Tuesday, July 13, 2010

Coffee Cup Secrets



Physicists from Yale University in New Haven, Connecticut and from the University of Bath in the U.K. took a close look downward into their mugs to find out exactly how cream blends with the coffee in a cup when stirred.

Using image tracking and infrared cameras, the researchers studied the swirl patterns formed when liquids of varying temperatures -- like cold milk and hot coffee -- are mixed together.

Alternating rings of the hot and cold liquids briefly form in the center of the container before moving outward toward the rim of the cup. This is the result of the slightly different viscosities of the hot and cold liquids separating out. As the temperature evens out throughout the cup, the rings break down and the liquids mix together.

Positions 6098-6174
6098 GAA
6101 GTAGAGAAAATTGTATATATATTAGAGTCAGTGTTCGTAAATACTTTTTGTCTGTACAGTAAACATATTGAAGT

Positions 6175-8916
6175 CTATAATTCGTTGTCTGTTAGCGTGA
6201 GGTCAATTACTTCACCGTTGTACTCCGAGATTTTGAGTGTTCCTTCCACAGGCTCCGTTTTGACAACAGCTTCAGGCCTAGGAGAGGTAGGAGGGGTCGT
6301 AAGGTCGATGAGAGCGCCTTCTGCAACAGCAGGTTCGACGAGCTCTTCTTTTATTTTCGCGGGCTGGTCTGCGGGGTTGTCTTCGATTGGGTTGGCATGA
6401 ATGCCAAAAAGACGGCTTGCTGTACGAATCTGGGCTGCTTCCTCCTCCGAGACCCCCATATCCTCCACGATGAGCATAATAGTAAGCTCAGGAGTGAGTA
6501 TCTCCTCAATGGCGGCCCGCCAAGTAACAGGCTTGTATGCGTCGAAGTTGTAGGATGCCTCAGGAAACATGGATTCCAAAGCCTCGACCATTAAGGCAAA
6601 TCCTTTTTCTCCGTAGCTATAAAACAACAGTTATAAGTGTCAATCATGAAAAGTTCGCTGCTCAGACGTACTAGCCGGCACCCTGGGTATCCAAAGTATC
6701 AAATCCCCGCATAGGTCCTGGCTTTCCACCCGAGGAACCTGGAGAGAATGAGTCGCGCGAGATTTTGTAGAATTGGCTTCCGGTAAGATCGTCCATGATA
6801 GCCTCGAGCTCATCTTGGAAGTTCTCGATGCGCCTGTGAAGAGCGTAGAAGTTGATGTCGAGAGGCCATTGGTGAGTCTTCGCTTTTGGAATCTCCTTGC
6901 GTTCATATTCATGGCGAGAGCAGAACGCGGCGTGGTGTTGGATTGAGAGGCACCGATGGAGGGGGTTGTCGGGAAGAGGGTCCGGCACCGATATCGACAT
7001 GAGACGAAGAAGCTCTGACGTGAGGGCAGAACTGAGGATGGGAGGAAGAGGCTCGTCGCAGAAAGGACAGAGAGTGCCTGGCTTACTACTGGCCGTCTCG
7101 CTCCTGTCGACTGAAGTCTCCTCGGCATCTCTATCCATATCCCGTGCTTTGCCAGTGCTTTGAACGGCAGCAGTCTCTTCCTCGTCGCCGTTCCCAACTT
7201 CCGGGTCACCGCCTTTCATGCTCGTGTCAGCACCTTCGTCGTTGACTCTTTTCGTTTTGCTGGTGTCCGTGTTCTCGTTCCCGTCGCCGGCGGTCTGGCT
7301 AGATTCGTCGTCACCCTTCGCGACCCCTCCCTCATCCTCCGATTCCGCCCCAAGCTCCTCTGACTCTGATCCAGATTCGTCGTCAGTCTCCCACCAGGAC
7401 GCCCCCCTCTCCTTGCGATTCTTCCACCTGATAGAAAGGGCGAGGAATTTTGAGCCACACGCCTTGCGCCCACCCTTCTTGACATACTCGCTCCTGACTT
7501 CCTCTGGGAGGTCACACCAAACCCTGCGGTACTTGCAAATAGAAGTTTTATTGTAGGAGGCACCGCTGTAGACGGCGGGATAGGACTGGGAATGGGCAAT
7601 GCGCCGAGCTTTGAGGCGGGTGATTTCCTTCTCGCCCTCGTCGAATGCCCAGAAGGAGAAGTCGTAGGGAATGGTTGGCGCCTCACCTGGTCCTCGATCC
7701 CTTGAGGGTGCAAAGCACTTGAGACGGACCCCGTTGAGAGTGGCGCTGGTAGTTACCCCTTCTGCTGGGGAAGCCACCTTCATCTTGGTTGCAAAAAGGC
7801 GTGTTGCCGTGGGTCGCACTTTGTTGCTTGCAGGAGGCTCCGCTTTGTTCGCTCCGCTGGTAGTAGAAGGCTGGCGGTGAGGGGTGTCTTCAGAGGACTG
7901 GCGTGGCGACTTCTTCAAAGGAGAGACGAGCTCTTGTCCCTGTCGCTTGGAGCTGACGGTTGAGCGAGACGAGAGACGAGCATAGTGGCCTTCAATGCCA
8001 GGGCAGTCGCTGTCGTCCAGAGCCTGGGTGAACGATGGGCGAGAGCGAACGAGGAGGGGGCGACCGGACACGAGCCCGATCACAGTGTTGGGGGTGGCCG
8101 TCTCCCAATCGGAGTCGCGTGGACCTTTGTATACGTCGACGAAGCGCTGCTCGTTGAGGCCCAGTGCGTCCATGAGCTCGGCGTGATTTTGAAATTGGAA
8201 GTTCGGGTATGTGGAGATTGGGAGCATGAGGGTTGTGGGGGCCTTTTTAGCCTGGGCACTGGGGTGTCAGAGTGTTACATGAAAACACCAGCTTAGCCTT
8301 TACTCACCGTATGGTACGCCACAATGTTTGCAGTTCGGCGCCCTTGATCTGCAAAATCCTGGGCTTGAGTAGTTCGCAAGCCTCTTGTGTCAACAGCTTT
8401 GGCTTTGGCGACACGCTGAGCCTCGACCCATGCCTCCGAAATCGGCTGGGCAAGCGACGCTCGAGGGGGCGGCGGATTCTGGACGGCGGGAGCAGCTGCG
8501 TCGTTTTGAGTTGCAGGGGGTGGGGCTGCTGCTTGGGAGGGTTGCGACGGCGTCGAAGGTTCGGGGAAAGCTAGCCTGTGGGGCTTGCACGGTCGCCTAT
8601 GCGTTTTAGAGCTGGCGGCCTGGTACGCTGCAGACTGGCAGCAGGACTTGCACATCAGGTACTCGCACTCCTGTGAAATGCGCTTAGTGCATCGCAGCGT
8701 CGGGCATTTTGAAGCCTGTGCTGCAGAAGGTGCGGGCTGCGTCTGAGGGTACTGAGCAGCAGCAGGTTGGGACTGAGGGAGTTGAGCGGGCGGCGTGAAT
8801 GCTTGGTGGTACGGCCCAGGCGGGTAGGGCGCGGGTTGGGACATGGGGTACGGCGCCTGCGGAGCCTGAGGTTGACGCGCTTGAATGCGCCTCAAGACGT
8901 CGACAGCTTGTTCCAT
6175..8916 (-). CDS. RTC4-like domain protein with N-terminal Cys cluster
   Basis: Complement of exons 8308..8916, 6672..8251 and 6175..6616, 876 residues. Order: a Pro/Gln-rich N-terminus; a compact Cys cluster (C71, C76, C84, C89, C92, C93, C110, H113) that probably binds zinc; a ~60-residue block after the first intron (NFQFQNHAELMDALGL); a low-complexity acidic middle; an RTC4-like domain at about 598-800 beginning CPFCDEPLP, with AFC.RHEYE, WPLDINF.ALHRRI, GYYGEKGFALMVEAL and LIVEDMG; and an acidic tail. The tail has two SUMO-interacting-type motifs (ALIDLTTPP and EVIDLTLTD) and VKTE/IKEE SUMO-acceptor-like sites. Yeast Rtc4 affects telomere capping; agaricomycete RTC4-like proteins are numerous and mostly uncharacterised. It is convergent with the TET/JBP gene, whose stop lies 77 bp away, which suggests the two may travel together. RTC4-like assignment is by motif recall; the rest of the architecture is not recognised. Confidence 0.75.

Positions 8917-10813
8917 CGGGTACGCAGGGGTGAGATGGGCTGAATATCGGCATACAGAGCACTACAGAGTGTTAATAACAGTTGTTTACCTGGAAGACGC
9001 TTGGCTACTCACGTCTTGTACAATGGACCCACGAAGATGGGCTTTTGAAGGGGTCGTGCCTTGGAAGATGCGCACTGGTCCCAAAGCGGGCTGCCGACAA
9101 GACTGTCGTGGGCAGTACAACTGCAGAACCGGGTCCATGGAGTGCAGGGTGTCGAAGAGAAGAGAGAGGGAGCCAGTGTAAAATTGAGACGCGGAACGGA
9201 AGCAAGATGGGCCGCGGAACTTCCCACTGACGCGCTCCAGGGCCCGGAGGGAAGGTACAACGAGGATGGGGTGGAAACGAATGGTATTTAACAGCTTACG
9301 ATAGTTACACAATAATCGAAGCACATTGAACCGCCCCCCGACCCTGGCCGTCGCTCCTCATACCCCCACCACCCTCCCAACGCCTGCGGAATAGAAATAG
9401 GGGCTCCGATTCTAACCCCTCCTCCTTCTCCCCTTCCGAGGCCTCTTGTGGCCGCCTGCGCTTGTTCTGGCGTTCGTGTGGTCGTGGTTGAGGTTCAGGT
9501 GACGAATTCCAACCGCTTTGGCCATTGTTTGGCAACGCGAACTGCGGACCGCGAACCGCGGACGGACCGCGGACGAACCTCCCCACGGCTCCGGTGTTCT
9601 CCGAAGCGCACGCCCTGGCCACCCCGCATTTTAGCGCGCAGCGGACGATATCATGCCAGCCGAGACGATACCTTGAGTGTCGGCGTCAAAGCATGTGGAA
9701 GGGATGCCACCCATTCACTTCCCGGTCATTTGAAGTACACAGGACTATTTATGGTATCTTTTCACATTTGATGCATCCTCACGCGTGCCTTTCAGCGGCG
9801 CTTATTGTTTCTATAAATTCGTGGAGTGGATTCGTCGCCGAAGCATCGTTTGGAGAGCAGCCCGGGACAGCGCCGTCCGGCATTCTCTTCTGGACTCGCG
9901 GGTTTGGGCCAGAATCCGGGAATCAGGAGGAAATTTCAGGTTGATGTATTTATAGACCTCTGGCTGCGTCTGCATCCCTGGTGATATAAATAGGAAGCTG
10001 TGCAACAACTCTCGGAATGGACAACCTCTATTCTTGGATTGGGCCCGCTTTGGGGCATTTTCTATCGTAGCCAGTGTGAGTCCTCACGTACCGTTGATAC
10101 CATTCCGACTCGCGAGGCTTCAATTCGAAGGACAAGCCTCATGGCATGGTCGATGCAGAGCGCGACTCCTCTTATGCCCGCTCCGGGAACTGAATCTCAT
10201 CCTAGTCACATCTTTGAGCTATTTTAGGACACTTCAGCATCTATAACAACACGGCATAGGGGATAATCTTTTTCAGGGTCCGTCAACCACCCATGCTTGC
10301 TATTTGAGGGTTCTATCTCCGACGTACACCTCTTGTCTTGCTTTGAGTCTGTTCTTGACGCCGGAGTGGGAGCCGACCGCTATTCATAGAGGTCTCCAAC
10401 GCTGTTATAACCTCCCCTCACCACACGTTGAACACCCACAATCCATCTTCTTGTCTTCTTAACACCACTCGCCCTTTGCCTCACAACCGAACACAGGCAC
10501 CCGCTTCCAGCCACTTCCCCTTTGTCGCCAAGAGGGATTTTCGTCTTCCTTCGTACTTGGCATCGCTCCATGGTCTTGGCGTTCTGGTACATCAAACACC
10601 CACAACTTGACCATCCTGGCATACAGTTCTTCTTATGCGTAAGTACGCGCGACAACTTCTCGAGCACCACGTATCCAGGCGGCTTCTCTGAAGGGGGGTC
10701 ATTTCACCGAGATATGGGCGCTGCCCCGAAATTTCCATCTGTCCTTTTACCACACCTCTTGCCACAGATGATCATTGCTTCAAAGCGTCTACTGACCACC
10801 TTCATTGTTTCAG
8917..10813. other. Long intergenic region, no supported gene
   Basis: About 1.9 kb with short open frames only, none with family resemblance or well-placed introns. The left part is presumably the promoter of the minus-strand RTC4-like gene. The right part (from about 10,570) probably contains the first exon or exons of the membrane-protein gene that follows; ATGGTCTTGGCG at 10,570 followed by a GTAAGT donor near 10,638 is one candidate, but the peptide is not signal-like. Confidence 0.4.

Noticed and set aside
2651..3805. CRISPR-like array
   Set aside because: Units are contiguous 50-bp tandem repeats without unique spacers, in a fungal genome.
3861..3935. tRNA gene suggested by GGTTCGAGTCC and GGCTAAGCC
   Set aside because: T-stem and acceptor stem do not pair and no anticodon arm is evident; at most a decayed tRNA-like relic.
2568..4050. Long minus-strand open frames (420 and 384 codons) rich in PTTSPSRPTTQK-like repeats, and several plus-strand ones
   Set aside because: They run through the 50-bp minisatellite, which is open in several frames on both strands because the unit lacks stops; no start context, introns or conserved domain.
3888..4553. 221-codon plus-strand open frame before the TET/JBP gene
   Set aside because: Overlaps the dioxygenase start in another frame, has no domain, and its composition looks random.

By Mike Lucibella, ISNS contributor
Inside Science News Service


Read their paper on the arXiv 'Streaks to Rings to Vortex Grids: Generic Patterns in Transient Convective Spin-Up,' by Zhong, Patterson, and Wettlaufer.

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